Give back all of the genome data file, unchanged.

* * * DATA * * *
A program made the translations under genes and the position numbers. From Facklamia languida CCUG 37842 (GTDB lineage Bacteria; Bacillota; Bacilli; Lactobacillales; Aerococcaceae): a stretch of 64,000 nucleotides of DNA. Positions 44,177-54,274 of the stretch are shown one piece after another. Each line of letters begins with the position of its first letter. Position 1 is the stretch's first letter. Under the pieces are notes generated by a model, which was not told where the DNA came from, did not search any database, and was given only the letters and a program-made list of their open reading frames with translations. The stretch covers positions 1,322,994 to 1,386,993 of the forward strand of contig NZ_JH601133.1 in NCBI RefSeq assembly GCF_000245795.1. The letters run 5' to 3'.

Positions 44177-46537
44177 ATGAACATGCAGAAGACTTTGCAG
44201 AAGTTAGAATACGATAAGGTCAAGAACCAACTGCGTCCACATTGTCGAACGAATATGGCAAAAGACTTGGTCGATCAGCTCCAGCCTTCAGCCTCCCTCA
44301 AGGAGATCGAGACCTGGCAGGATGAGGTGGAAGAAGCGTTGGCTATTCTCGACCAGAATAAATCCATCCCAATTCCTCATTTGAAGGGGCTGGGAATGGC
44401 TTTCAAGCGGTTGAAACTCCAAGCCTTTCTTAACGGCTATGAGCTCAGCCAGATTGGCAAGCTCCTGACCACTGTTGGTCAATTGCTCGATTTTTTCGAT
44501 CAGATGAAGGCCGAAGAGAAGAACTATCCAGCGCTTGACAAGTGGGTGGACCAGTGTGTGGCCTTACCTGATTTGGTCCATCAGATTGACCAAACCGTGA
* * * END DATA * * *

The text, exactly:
A program made the translations under genes and the position numbers. From Facklamia languida CCUG 37842 (GTDB lineage Bacteria; Bacillota; Bacilli; Lactobacillales; Aerococcaceae): a stretch of 64,000 nucleotides of DNA. Positions 44,177-54,274 of the stretch are shown one piece after another. Each line of letters begins with the position of its first letter. Position 1 is the stretch's first letter. Under the pieces are notes generated by a model, which was not told where the DNA came from, did not search any database, and was given only the letters and a program-made list of their open reading frames with translations. The stretch covers positions 1,322,994 to 1,386,993 of the forward strand of contig NZ_JH601133.1 in NCBI RefSeq assembly GCF_000245795.1. The letters run 5' to 3'.

Positions 44177-46537
44177 ATGAACATGCAGAAGACTTTGCAG
44201 AAGTTAGAATACGATAAGGTCAAGAACCAACTGCGTCCACATTGTCGAACGAATATGGCAAAAGACTTGGTCGATCAGCTCCAGCCTTCAGCCTCCCTCA
44301 AGGAGATCGAGACCTGGCAGGATGAGGTGGAAGAAGCGTTGGCTATTCTCGACCAGAATAAATCCATCCCAATTCCTCATTTGAAGGGGCTGGGAATGGC
44401 TTTCAAGCGGTTGAAACTCCAAGCCTTTCTTAACGGCTATGAGCTCAGCCAGATTGGCAAGCTCCTGACCACTGTTGGTCAATTGCTCGATTTTTTCGAT
44501 CAGATGAAGGCCGAAGAGAAGAACTATCCAGCGCTTGACAAGTGGGTGGACCAGTGTGTGGCCTTACCTGATTTGGTCCATCAGATTGACCAAACCGTGA